Tuesday, March 06, 2007

No Pardon for Scooter

(Cross-posted at Maryland Politics Watch.)

Scooter Libby was found guilty of lying about his role in the leak of an undercover CIA officer's name. As a friend of mine likes to say, it is the cover-up rather than the crime that always ends up getting people in trouble. The response from the Vice President's office appears to be that it is too bad and the jury was wrong. Mind you, Scooter had the best counsel money can buy and the jurors seemed to have little doubt of his guilt despite their sympathy for him. Indeed, they seemed to believe, like much of the nation, that Karl Rove and the Vice President were behind the leak of Valerie Plame's name to the media.

One can only imagine what the Vice President's response to a conviction in a Democratic Administration about leaking the name of a spy to the press would have been. My guess is that something about costing lives, undermining American national security, and aiding terrorists would have been mentioned instead of sympathy for the leaker. Of course, Cheney's support for Scooter may rest not on just loyalty but on fear of what Scooter could tell prosecutors about the Vice President's role in leaking Plame's name and then covering up the leak.

Scooter's conviction is perhaps a good time to remember that this is the Administration that inveighed against pardons at the end of the Clinton Administration. Democrats should demand insistently that no pardon be given to Scooter. At this point, a pardon would be an extension of the cover-up and a clear effort to protect the Vice President, Karl Rove, and other advisers to the Administration from further scrutiny. Of course, it would also be a natural extension of the imperial presidency in which Bush can do no wrong and anything is justified to further the Administration's interests.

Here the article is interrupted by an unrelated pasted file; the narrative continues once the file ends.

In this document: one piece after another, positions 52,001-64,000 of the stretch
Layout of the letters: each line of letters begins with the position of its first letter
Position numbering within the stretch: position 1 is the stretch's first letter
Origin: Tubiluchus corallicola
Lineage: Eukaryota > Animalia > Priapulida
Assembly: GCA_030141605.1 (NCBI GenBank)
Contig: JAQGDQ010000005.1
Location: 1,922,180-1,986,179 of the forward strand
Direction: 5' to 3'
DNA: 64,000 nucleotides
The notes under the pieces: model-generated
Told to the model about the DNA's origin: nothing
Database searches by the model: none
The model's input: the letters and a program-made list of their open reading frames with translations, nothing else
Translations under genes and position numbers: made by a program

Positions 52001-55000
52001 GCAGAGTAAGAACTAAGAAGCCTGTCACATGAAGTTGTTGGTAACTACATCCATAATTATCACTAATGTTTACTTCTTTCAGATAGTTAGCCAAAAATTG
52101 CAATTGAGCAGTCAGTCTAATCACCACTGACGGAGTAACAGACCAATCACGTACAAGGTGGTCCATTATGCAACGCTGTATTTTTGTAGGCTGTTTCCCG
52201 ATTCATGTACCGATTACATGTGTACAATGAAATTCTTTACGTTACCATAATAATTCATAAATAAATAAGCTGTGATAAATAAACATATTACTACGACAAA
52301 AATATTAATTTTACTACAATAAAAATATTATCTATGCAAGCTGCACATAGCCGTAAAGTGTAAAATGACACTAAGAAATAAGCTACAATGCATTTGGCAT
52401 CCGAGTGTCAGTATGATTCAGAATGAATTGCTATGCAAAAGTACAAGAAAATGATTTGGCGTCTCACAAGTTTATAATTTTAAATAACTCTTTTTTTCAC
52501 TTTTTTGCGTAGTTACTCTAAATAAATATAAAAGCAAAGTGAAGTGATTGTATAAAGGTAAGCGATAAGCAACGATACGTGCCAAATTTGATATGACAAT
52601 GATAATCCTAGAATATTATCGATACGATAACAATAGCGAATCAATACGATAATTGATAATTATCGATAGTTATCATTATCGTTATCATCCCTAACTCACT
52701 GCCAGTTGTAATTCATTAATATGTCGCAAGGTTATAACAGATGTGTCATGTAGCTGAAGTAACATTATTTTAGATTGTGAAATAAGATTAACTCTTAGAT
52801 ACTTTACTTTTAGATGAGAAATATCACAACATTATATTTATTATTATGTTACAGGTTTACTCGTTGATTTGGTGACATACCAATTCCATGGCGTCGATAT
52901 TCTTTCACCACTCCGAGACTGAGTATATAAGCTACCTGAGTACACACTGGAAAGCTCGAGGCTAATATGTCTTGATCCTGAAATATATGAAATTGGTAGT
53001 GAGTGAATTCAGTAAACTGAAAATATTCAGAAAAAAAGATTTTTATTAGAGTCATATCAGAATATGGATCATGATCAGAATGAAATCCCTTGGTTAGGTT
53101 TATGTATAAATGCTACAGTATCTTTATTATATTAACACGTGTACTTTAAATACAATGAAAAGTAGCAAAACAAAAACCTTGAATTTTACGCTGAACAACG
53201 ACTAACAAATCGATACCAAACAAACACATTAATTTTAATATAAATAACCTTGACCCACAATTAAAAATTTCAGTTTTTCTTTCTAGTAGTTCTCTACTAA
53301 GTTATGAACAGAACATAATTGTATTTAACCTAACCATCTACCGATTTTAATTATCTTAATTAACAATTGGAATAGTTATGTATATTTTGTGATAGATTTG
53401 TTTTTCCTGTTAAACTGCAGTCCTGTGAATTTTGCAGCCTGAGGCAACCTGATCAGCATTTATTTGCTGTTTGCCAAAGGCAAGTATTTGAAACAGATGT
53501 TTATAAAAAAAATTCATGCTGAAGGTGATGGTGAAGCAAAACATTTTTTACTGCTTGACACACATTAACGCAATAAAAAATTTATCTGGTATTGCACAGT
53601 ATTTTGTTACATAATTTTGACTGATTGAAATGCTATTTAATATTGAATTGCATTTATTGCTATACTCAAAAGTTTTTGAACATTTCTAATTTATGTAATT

Indeed, Fitzgerald's investigation would seemingly turn next to the Vice President based on what he said in his winning closing argument:
"There is a cloud over what the vice president did," Fitzgerald told jurors in the prosecution's closing arguments. "That's not something we put there. That cloud is not something you can pretend is not there."
. . .

"This is not a case about bad memory," Fitzgerald told the jury during opening statements last month ".

It was important. . . . He made time to deal with the Wilson matter day after day after day."Fitzgerald and fellow prosecutors showed notes hand-written by Cheney and Libby indicating that the vice president was deeply disturbed by Wilson's explosive accusations that the White House had used bogus intelligence to justify the war. Witnesses and evidence showed Cheney orchestrating a point-by-point response to Wilson's claims -- some of it misleading -- that the administration gave to hand-picked reporters.

A very bad day for the Bush-Cheney Administration.

5 comments:

sadie said...

That guy on the Libby jury had it right: where the hell is Karl Rove? http://www.youtube.com/watch?v=eDaRFf7Cd6M

(Sorta brilliant, some dudes from Second City, via talkleft.com).

jeff z said...

I stumbled upon this site while following links in regard to the Kagan matter, not the Libby trial, but, since this is an academic (if informal) blog, and as a researcher myself, you may want to correct for:

1) Armitage was the first Plame leaker, not Libby.

2) Libby was not covering up a crime; if there was one (see #3), it was committed--and confessed to--by Armitage (see #1)

3) Plame did not have covert status as required, since among other things: 1) she was identified as a State Department official's wife publicly in 1999 (Who's who, among others); she was publicly identified as an employee of her CIA cover company in 2000 (on campaign donation lists). Most conclusively of all, of course, Fitzgerald did not charge anyone.

It's all a wretched and ugly business that does no one any credit, to say the least, but I would be cautious of allowing partisan feelings to incite the endorsement of activities that one would otherwise find repulsive: jailing journalists, perjury traps; FBI agents testifying wihtout notes or records; etc.

Dave S. said...

Jeff Z appears to be 1 for 3: